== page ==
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JAZZ REVIEW : An Attempt to Blend East and West Music

February 01, 1988|DON HECKMAN

It wasn't a bad idea in principle: a jazz concert billed as "A Fusion of Eastern and Western Music." And the presence of such improvisational notables as violinist L. Subramaniam, saxophonist Ernie Watts, harpist Alice Coltrane, guitarist Larry Carlton and pianist David Benoit, and an interesting musical mix would seem to be in order.

Friday night's Royce Hall "Jazz Spectacular," however, only barely managed to deliver as advertised. There was indeed a generous portion of Western music, with a considerably smaller soupcon of Indian sounds. But "Fusion," the magic process that might have blended these complementary styles, was rarely evident.

What emerged instead was a kind of cut-and-paste job in which some very good but quite different improvisational elements simply took their places, side by side, hardly ever combining into a unified musical entity.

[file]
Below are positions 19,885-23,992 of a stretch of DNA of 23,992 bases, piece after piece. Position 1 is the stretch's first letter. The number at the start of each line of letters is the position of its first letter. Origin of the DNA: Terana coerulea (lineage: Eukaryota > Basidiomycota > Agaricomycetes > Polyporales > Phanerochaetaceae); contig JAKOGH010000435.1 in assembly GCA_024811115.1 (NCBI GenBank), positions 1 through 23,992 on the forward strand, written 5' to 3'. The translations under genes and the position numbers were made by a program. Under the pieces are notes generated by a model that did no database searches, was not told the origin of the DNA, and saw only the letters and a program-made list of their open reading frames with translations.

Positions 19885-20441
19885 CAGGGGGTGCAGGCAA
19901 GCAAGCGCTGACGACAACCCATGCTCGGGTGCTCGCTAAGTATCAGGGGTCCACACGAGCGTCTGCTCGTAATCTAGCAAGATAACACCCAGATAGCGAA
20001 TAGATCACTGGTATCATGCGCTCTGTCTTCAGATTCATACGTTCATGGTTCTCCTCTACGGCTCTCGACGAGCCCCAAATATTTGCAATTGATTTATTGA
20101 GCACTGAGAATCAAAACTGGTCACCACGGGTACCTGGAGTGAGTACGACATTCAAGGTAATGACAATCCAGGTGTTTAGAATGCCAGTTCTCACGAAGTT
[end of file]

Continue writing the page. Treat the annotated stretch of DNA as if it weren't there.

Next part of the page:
Subramaniam, the nominal leader of the ensemble, was more than generous in his allocation of solo space. Watts and Benoit started things off with a heated prance through a flamenco-like piece titled "Spanish Wave." Acoustic guitarist George Strunz and keyboardist Mark Massey provided an equally supercharged discourse on Subramaniam's "Conversation," and Carlton's electric guitar brightened "End of the Road."

The rapid-note technical displays finally ended with Watts' passionate, blues drenched alto sax variations on "I Can't Forget."

Alice Coltrane's brief appearance on two highly idiomatic harp improvisations was one of the evening's highlights. Generating a remarkable range of dynamic variations, she made a rare and effective case for the harp as a quality improvising instrument.

Subramaniam soloed briefly on most of the pieces, usually with great intensity, and almost always in Indian classical style. But it wasn't until the last number of the evening, appropriately titled "Ganges," that he finally managed, for a few moments, to fulfill the concert's promise by creating a genuine feeling of linkage between the music of East and West.

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